More than 13,500 people have died of preventable overdoses since Governor Hochul took office.
Marginalized communities — low-income communities, unstably housed people, older New Yorkers, and Black and Brown neighborhoods — have disproportionately high rates of overdose. Overdose continues to take more New Yorkers’ lives than car accidents, suicides, and homicides combined.
No one needs to die of an overdose.
Overdose deaths are not inevitable; they are a policy failure. Governor Hochul has the authority to expand overdose prevention centers, a proven public health intervention to prevent overdose deaths.
What are Overdose Prevention Centers?
Overdose Prevention Centers (OPCs) are monitored health care settings where people can more safely use pre-obtained drugs under supervision and receive lifesaving care in the event of an overdose. OPCs prevent fatal overdoses and also provide stigma-free health care, counseling, and referrals to health and social services, including drug treatment. This model of community care demonstrates that building safe and healthy communities is possible when we invest in community health over criminalization.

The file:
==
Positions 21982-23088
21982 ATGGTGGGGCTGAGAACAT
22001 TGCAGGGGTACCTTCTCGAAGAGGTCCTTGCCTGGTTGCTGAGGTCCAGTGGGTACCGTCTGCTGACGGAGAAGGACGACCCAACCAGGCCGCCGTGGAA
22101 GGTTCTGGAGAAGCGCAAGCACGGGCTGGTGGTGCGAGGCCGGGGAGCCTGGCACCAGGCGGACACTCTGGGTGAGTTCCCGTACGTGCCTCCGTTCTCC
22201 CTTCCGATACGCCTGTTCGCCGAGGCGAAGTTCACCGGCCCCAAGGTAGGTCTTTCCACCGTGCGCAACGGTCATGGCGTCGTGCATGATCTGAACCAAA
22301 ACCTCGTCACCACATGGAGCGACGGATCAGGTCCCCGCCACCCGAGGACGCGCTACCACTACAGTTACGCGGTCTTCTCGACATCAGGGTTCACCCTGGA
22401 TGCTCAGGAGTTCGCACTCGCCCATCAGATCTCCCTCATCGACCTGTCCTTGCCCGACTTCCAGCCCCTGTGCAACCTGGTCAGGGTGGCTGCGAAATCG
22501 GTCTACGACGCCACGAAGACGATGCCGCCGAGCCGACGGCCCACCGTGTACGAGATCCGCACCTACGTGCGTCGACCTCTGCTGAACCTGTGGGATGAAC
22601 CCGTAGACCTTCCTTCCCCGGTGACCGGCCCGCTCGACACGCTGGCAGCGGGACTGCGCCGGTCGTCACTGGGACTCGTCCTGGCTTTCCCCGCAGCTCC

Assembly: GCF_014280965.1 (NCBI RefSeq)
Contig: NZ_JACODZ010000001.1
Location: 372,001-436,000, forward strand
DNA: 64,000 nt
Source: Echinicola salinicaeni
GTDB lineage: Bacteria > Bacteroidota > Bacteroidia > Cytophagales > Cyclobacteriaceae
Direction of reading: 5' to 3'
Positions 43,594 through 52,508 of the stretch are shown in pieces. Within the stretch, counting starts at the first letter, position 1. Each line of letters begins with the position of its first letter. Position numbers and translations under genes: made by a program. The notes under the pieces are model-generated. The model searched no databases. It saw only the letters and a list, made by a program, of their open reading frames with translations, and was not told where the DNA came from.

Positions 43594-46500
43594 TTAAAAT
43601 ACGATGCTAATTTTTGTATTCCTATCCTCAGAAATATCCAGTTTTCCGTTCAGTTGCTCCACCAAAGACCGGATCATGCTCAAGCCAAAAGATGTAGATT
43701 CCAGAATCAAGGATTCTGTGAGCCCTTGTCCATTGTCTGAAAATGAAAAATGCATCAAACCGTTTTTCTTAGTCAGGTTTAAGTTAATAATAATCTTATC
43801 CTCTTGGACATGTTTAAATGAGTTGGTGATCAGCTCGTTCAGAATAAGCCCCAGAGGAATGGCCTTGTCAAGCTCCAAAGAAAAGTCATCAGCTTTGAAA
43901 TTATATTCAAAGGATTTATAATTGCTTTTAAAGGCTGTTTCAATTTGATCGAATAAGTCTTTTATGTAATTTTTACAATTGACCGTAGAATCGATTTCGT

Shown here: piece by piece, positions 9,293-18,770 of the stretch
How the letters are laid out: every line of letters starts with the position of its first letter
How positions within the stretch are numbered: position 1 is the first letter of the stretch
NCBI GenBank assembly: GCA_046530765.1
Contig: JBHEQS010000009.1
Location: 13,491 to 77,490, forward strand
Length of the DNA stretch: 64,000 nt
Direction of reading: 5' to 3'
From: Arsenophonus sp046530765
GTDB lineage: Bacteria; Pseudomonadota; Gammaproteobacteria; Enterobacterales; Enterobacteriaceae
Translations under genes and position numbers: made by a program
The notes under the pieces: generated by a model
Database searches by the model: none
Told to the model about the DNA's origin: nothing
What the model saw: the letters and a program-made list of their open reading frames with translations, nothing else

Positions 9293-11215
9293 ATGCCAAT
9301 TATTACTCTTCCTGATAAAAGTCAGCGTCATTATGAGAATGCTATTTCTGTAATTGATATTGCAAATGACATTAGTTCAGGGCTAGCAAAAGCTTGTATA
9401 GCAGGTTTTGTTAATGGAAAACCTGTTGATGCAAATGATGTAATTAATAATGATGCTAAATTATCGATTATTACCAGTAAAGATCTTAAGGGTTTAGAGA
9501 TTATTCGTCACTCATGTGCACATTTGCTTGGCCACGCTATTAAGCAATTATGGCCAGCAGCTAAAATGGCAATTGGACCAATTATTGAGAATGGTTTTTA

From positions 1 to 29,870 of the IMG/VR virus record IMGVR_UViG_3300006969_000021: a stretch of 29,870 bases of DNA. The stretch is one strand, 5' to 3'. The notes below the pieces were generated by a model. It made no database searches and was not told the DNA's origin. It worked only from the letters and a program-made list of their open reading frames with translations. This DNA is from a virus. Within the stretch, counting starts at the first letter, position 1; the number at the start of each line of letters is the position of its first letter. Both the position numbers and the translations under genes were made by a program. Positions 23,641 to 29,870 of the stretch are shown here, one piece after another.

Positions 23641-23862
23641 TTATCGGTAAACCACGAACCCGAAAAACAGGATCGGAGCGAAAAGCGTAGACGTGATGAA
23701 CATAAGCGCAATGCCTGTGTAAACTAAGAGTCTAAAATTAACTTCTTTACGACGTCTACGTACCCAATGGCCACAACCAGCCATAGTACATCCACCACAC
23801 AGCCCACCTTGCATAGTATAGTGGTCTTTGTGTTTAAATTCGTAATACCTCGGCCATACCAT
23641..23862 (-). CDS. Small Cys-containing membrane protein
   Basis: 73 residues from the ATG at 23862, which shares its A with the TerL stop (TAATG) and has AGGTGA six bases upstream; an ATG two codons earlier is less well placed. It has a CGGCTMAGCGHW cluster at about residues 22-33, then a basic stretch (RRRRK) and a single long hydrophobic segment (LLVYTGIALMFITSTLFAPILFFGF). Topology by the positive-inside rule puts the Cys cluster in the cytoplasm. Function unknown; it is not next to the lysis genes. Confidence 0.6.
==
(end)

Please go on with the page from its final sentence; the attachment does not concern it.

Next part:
Since opening in November 2021, New York’s two overdose prevention centers have intervened in more than 1,300 overdoses in two neighborhoods.
OPCs are HEALTH: OPCs provide safe, non-judgmental, health services including monitored consumption spaces, drug checking, safer drug use education and clean supplies, hygiene care, food, drop-in spaces, and more. OPCs facilitate better health outcomes for people who use drugs, particularly street houseless individuals and other high-risk populations.
OPCs are SAFETY: Drug overdose is the leading cause of death among houseless New Yorkers. OPCs provide safe spaces to people who would otherwise be forced to use drugs in risky, public settings or alone. OPCs also reduce public drug use and drug-related litter.
OPCs are COMMUNITY: OPCs embrace peer-led models of care, where many staff have lived experience with drug use, sex work, and criminal legal involvement. By providing people who use drugs a support system rooted in understanding and empathy, OPCs build community and belonging.
OPCs are LOVE: Many people who use drugs are self-medicating pain and trauma. OPCs acknowledge drug use while seeing people are more than their drug use. By leading with love, OPCs support wellness and stabilization.
LOS, Overdose Prevention Center Participant